We are now saddled with the largest federal budget deficit on record. There are indications that our consumption and dependence on fossil fuels are causing permanent changes in our climate--perhaps minor and insignificant, perhaps major and devastating. And many of our most stubborn problems remain--race relations, poverty, failing public education, housing shortages and the widening gulf between the wealthy and everyone else.

Source: Crossroads, by Andrew Cuomo, p. xiii-xiv Oct 14, 2003

On Environment: Make a U-turn on development highway, towards sustainability

Sprawling land development is consuming the American countryside at a rate of almost 365 acres per hour. Traffic and pollution combine with this loss of pristine landscapes to undermine our quality of life, our productivity, and our public health. Democrats understand that it is time to make a U-turn on the development highway and focus once again on developing our cities and our existing suburbs with more sustainable long-term approach. That means restoring our abandoned industrial sites to productive uses, encouraging inner-city development rather than subsidizing sprawl, and developing balancing development with preservation.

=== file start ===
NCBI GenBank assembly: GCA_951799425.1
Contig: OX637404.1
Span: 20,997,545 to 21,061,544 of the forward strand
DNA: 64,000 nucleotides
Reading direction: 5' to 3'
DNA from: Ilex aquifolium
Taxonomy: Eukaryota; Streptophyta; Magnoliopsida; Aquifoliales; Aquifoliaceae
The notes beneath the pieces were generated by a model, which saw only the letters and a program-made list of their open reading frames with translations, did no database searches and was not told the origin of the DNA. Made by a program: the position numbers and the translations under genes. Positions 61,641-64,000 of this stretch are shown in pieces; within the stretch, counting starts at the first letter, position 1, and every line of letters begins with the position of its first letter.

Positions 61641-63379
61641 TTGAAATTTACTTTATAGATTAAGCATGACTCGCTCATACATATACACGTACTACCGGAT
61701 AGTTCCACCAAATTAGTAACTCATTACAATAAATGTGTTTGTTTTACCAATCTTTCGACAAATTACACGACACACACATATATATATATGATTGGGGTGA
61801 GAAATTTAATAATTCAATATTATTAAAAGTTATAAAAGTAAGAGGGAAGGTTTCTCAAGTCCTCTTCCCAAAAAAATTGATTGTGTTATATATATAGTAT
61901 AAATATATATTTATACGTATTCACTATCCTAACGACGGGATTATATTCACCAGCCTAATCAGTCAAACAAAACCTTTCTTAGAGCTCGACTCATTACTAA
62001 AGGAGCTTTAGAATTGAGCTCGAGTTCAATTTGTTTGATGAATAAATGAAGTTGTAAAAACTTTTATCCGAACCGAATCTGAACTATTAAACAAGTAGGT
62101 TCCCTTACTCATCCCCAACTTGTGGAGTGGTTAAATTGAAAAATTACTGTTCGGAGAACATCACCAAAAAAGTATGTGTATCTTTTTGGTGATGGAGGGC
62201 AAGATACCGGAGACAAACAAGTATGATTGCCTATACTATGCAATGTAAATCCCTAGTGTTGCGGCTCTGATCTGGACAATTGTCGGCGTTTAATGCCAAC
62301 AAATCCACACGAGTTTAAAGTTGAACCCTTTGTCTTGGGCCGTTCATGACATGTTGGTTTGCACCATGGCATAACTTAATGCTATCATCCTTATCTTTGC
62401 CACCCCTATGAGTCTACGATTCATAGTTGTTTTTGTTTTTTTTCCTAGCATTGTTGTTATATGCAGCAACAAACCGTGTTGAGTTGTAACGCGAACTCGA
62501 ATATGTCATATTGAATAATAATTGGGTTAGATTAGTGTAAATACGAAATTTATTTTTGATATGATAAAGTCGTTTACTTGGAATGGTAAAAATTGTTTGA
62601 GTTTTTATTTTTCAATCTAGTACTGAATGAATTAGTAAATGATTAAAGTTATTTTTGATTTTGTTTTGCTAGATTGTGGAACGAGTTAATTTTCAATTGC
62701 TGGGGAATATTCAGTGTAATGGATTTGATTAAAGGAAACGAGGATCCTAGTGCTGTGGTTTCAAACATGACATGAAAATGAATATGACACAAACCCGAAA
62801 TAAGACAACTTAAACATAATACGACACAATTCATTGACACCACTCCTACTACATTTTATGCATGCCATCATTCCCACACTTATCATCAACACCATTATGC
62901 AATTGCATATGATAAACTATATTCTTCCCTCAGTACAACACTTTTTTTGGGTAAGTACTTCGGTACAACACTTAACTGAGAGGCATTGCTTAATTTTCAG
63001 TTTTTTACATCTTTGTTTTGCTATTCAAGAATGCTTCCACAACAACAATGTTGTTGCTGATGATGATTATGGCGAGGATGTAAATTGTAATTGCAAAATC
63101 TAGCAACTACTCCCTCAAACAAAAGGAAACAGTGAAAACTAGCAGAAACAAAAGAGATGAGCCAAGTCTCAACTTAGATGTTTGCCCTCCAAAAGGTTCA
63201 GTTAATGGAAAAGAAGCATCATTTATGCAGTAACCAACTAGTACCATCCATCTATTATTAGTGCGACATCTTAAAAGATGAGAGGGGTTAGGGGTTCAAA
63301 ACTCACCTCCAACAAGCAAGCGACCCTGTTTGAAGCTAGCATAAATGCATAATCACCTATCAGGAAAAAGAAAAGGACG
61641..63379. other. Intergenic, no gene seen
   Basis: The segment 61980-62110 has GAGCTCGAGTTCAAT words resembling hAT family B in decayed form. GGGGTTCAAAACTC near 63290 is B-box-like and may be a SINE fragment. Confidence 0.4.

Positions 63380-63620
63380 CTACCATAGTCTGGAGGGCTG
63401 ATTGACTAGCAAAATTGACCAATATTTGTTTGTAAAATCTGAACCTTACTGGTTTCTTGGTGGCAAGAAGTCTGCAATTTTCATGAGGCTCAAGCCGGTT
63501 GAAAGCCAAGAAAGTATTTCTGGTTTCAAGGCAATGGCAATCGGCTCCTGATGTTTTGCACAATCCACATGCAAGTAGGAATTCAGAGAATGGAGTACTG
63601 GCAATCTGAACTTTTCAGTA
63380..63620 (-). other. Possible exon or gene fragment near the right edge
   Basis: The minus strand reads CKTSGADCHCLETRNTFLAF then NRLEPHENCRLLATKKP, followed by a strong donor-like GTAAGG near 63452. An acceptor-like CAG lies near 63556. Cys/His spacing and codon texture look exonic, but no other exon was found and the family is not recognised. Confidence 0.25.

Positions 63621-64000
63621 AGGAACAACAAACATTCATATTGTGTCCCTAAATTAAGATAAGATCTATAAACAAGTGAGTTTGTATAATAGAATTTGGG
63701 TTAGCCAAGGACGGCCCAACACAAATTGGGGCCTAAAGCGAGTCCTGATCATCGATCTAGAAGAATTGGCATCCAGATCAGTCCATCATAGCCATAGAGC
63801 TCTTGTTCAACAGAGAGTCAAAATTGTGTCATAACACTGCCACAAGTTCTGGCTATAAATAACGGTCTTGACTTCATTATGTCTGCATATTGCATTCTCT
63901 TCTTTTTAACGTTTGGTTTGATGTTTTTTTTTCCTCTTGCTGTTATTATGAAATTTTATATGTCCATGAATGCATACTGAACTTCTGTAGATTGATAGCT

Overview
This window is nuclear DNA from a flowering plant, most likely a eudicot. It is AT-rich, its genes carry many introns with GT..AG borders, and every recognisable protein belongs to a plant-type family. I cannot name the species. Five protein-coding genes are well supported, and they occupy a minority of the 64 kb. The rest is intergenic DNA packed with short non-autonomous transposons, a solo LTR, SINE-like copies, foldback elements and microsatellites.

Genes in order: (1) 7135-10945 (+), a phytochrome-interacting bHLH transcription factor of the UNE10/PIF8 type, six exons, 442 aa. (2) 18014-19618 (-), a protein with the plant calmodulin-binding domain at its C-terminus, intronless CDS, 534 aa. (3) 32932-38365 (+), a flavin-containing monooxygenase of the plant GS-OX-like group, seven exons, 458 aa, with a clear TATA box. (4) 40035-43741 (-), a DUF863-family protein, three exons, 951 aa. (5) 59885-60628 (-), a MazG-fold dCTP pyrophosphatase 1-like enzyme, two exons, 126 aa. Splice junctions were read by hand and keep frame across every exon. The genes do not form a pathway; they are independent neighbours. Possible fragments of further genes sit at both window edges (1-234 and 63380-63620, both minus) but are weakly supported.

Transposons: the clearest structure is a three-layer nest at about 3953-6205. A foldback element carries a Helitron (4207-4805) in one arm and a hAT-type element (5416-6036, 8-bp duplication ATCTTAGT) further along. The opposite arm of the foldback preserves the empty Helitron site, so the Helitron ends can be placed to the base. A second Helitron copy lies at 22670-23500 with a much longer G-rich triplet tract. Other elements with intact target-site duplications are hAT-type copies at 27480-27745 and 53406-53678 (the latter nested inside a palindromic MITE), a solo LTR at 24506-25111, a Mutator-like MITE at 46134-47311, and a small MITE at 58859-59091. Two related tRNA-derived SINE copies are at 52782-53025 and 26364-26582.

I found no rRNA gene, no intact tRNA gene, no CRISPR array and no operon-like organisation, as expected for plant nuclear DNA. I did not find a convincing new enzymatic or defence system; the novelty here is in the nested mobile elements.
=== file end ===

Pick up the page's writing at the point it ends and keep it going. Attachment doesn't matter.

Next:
Source: Crossroads, by Andrew Cuomo, p. 74 Oct 14, 2003

On Government Reform: Admit when programs become wasteful, and reform them

Republicans challenge the failed government programs that doom the Democrats' efforts. A progressive movement by definition undertakes difficult tasks, and therefore we must always be willing to experiment with new solutions and to disregard failed attempts before they become poster children for waste. Democrats should not have waited until the Gingrich revolution in 1994 to reform welfare. We ignored the data that showed that for many families, welfare was a trap that kept them in poverty. We should not have waited 30 years to reform public housing in order to construct healthy integrated communities instead of ghettos that warehoused the poor.

We became wedded to our programs and lost the principles that they were meant to implement. We must be willing to admit error, confront obsolescence, and throw out the old, tired ideas. We are only as good as our best ideas.